It’s clear that there aren’t enough people in politics that have a science background (see EPA leadership) or a teaching background. Perhaps we wouldn’t have people disputing climate change if there were more educated people in science leading this country.
What’s being done to get more scientists and engineers into US politics and how can we support those efforts? How many women with a science background are in politics? How are they being supported?
If you are a scientist, engineer or teacher, or know someone who is, urge them to become more involved in politics. They can either run for office (and these organizations will help them) or serve as advisors, speak up at town halls, or host events to inform the public.
A partner society is a national or international scientific or engineering association that sponsors one or more fellows under the umbrella of the AAAS Science & Technology Policy Fellowships. Societies are typically 501(c)(3) organizations with a majority of members at the doctoral levels who are professionally involved in research or education related to science and engineering. Partner societies conduct their own application and selection processes, and may offer different stipends and support.
Partnership is open to scientific or engineering societies. Partnership is not open to universities or university associations, academic institutions or consortia, trade associations, foundations, or commercial sponsors, or professional societies without a significant focus on science or engineering.
All partner societies agree to sponsor at least one congressional fellow; in addition, they may choose to sponsor an executive or judicial branch fellowship.
AAAS Science and Technology Policy Fellowships
Providing opportunities for outstanding scientists and engineers to learn first-hand about federal policymaking while using their knowledge and skills to address today’s most pressing societal challenges.
Established in 2015, it enables graduate students, post-docs, and faculty to explore intersections between science and politics in order to increase their understanding of how politics affects their disciplines and how they can effectively engage with political and policymaking leaders and institutions. The series highlights the need for improvements in communication between scientists and non-scientists and for expanding the pool of scientifically trained graduates interested in public service careers.
In 1972, Congress passed the Equal Rights Amendment (ERA), which was sent to the states for ratification. By 1977, 35 of the necessary 38 states ratified the amendment, and it looked like it was only a matter of time until the amendment would be enshrined in the Constitution. And then came Phyllis Schlafly, a conservative, upper-middle class housewife who used fear to rally similar-minded conservatives against the ERA. Their reasons? Women could be drafted if an ERA passed; women would lose alimony in divorce cases, and possibly their children; and--oh the horror!--unisex bathrooms would be permitted and gays would be able to marry!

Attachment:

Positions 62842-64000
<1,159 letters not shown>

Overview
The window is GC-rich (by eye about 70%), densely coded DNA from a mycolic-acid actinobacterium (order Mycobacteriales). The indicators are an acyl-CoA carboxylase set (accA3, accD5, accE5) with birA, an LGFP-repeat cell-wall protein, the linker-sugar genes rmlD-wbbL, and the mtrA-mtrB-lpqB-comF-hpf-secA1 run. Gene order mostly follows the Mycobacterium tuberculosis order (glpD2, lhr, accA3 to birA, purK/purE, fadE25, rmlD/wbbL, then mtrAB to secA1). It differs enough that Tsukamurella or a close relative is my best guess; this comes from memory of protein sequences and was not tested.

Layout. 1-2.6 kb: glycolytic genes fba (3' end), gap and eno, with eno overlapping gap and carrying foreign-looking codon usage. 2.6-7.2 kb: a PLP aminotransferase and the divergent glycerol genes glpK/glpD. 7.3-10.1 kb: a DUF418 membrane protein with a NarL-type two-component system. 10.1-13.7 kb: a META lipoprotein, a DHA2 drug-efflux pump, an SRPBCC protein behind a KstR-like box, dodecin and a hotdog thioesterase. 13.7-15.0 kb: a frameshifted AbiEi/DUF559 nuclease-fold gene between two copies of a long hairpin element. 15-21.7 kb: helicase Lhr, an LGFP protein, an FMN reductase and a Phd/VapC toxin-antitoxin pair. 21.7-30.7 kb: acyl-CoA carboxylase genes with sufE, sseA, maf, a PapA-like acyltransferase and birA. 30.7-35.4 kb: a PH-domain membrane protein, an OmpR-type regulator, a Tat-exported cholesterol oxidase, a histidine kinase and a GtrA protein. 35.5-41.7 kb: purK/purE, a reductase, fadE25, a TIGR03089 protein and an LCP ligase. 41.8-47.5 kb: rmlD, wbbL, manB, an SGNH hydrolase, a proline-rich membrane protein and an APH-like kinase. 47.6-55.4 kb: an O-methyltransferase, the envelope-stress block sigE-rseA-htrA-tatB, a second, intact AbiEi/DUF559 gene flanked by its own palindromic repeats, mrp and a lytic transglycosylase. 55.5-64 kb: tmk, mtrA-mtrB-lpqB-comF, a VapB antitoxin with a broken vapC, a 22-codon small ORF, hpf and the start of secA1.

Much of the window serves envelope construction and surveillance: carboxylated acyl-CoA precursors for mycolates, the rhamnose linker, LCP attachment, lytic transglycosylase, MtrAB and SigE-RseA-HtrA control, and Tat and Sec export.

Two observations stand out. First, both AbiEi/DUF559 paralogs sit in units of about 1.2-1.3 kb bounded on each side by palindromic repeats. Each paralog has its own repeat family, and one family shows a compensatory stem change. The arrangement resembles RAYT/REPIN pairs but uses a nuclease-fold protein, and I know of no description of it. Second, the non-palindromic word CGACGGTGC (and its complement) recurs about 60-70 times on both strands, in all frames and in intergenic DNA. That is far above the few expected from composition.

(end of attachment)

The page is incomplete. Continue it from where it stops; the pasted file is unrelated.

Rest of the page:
It was a perfect example of how conservatives insist on imposing their beliefs on everyone. And, their fear-based tactics worked. Not only did no more states ratify the ERA, four states rescinded their ratification (it is uncertain if this was legal), and the ERA was DOA. Until 2017 and 2018, when Nevada and Illinois, respectively, ratified the ERA.
We are now one state away from ratification (presuming the rescinded ratifications are not permitted, and that is a huge presumption. It would likely be challenged in the courts.).
But now, the question is: have women's rights come far enough that we don't need an Equal Rights Amendment? Many well-educated women are not even aware that we don't have an ERA, many states have passed their own ERAs, Congress has passed targeted laws that guarantee women's rights, some countries with the greatest gender equality do not have an ERA (think Iceland) and some that do have an ERA in their constitution are pathetically lacking in gender equality (think Japan).
On January 20th, in recognition of the International Women's Rights March, DAJ members and others met to discuss gender equality in the world at large, and specifically in Japan and the US. We discussed whether an ERA is really needed in modern times, and the kinds of actions that we can take to fight for either an ERA or individual rights. Some key points included:
1) Pro: Having an ERA in the Constitution serves as a framework and would override state laws that could be discriminatory.
2) Con: it would be difficult to generate interest in passage since most people think women have equal rights already.
3) Pro: Passage of an ERA could not be overridden by future congresses, but individual laws could be.
4) Con: Passage of an ERA would make people think everything is solved and stop fighting for legislation that targets specific needs of women and the LGBTQ community.
The group agreed that equity is just as important to fight for as equality, and while some were in favor of passage and others were ambivalent, no one was ultimately against passage.
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